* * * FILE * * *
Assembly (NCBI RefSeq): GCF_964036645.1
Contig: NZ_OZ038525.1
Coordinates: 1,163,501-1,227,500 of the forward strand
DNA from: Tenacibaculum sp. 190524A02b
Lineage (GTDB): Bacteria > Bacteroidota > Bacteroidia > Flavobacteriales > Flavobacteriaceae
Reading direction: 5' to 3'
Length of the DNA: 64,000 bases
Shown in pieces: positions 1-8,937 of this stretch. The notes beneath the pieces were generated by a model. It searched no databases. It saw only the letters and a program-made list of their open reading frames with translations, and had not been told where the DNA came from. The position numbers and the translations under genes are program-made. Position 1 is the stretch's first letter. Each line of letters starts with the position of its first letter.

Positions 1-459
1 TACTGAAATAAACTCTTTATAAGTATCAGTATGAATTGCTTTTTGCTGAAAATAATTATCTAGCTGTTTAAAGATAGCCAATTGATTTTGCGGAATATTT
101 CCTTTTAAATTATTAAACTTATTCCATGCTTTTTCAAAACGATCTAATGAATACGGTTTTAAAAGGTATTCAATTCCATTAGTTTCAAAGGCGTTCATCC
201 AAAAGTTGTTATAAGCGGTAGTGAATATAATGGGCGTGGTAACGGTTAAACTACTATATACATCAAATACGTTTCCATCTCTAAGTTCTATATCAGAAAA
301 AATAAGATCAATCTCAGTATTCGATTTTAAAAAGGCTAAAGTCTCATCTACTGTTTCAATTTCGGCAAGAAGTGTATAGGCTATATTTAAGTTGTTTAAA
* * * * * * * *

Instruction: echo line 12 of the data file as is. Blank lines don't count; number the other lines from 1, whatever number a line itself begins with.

201 AAAAGTTGTTATAAGCGGTAGTGAATATAATGGGCGTGGTAACGGTTAAACTACTATATACATCAAATACGTTTCCATCTCTAAGTTCTATATCAGAAAA